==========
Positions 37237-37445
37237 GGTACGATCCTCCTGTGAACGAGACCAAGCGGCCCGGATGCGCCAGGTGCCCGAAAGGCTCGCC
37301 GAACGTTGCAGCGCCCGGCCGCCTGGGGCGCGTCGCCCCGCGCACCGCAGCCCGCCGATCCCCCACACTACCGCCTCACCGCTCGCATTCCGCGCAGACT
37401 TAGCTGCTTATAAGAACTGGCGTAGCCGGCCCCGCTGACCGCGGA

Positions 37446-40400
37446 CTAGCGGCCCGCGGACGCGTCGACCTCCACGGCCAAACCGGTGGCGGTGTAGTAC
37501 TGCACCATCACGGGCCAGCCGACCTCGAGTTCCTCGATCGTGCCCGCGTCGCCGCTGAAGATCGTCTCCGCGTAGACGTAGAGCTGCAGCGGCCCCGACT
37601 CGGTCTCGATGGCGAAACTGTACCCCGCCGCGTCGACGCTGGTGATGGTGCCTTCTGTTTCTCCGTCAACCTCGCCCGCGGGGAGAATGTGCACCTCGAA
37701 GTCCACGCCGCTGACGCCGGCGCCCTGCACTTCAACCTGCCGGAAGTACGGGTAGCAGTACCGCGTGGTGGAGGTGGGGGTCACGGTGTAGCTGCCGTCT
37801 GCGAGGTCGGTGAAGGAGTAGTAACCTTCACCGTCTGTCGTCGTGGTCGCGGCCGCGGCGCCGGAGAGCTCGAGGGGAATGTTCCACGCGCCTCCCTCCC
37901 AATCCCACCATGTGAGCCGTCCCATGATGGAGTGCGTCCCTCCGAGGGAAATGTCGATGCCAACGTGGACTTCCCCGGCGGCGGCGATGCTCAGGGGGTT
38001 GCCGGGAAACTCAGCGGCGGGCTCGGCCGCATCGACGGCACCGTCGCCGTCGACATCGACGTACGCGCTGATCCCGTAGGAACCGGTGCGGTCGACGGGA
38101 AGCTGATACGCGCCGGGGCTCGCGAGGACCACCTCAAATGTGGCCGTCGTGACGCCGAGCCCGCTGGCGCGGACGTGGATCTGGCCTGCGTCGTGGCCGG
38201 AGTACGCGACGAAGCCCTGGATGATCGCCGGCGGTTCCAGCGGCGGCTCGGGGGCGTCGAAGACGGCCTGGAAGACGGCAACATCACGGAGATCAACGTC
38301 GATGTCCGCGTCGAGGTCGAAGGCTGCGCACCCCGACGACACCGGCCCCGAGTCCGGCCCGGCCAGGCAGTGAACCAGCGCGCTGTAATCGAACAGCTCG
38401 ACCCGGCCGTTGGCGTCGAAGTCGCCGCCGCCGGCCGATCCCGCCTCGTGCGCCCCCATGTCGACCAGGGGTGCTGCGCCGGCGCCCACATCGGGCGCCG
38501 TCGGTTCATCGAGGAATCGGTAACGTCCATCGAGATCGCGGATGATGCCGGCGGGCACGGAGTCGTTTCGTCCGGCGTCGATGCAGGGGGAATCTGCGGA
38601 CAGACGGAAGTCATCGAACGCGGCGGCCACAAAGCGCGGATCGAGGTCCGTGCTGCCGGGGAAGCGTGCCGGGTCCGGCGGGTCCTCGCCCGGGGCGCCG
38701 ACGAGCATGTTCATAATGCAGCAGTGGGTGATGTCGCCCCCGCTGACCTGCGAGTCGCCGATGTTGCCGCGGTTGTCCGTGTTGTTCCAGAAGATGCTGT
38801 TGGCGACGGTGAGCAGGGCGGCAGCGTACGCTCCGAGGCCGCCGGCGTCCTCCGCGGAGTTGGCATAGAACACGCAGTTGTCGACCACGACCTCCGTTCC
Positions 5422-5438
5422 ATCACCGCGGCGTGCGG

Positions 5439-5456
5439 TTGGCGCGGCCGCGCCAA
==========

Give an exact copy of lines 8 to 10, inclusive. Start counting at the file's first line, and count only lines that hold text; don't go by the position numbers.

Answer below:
37601 CGGTCTCGATGGCGAAACTGTACCCCGCCGCGTCGACGCTGGTGATGGTGCCTTCTGTTTCTCCGTCAACCTCGCCCGCGGGGAGAATGTGCACCTCGAA
37701 GTCCACGCCGCTGACGCCGGCGCCCTGCACTTCAACCTGCCGGAAGTACGGGTAGCAGTACCGCGTGGTGGAGGTGGGGGTCACGGTGTAGCTGCCGTCT
37801 GCGAGGTCGGTGAAGGAGTAGTAACCTTCACCGTCTGTCGTCGTGGTCGCGGCCGCGGCGCCGGAGAGCTCGAGGGGAATGTTCCACGCGCCTCCCTCCC